I saw something in these pages this month that made me look twice, and then again—a strange gimmick which you can find in John Gaughan’s “Chamber of Secrets.” If you have a few ribs removed, it might make you a star with a billiard ball act.
This month Jonathan Friedman does something in “Magicana” that is unusual: he devotes the whole column to one person. Who has the creativity and talent to carry that off? Why it’s Nathan Kranzo!
Yes, we have news in “The Eye”; yes, we have reviews of books, tricks, and videos from Tom Frame, Danny Orleans, and Ryan Matney.
geniimagazine.com WHO WRITES FOR GENII? More Stars Than There are in the Heavens. Tom Stone Jim Steinmeyer David Kaye Max Maven Dani DaOrtiz David Britland Jon Racherbaumer Jeff Prace Jonathan Pendragon Kainoa Harbottle Helder Guimarães John Gaughan John Lovick Dustin Stinett Danny Orleans John Guastaferro 80 YEARS ...
Happy Halloween from all of us to all of you.
Join Us At Genii For Our Halloween Issue of the best magazine in magic and subscribe for as little as $35 at www.geniimagazine.com Thousands of pages of our back issues are included.
As this is our October issue, our cover story is suitably bizarre. A petite girl in an oddly dated dress, a ratty doll her only companion. She rarely speaks, but twitches frequently. She brings evil. She is the most famous bizarre magician in the world, and her name is The Sacred Riana. She is also a construct—the end product of a team of creatives and producers looking to recast an ordinary female magician into an attention-getting shriek show. It worked. After many months of failed attempts, I was finally allowed to interview The Sacred Riana … but she refused to speak. Instead, her disheveled doll named Riani spoke for her. Well, how much is a doll going to say?
Coverage of MAGIC Live by our two Associate Editors, Dustin Stinett and Chloe Olewitz.
We see a lot of people doing the Linking Rings, but we rarely read innovative new material with them. (The recent "Hevia Proof" published here was an exception.) This month Jim Steinmeyer, gives us something new and good with the rings in "Conjuring."
You don’t see a lot of magic with silks published or performed these days, as Jonathan Neal pointed out several months ago in his column. And if we did publish a silk trick, you would not expect it to come from Roberto Mansilla. A Halloween surprise, perhaps?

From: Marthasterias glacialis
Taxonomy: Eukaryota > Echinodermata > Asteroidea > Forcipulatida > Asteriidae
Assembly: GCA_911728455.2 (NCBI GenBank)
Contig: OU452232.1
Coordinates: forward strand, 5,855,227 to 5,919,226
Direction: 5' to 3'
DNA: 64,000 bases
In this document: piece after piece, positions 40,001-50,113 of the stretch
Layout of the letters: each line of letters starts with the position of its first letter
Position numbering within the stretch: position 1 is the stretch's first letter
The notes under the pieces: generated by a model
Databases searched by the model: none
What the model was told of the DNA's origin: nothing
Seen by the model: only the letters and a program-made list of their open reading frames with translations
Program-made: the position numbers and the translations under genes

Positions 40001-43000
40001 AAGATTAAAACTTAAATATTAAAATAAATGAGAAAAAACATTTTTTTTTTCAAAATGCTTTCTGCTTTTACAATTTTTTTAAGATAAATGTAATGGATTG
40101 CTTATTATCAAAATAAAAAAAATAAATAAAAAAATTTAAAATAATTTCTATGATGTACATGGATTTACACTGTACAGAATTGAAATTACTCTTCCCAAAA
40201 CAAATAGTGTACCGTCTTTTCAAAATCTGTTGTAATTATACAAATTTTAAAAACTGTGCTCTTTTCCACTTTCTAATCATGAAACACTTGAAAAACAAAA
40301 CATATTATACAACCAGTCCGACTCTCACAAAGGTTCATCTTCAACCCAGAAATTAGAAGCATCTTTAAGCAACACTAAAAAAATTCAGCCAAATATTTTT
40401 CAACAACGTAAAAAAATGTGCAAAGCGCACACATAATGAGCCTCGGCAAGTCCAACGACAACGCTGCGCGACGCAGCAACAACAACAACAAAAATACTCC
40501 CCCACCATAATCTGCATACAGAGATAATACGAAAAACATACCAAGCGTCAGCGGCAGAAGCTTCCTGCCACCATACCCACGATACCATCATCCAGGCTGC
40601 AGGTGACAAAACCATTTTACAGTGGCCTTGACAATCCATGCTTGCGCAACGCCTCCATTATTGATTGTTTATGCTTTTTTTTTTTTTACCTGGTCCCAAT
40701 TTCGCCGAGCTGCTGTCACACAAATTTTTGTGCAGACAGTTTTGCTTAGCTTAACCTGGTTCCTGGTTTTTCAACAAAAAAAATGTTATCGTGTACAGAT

David Britland meets Mickey MacDougall in "Cardopolis" and wrestles with one of his Ace assemblies.
If I toss out the phrase “Card Tripod,” you would most likely look at me oddly. John Gaughan knows what a Card Tripod is, and he lets you into his "Chamber of Secrets" to find out.
Linking Finger Ring routines are widely popular and have been so for a decades. Many variations have been published and they differ widely in the details. I particularly like the five-ring version Jonathan Neal shares this month in "Secrets Within Secrets."
My new book Tricks for Toddlers is coming out next week. In it I reveal the secret to my success … change diapers rarely, lots of sugary drinks, and mucho screen time. Ahem. It should be obvious that I know nothing about doing tricks for toddlers, but the world’s best kids magician does, and that’s the subject of David Kaye’s column this month.
Ben Williams balances something on his fingertip in "Left-Handed."
Alexander de Cova knows a lot about the psychology of magic, and this month digs deep into what we call a “false transfer” in "Notizen."
"The Eye" brings us interesting news from the world of magic via Ms. Olewitz, and books, videos, and tricks are reviewed by David Britland, Joe M. Turner, and John Lovick.
Subscribe to Genii today for as little as $35 for one year, and receive digital access to every back issue of Genii and MAGIC magazines at no extra charge: www.geniimagazine.com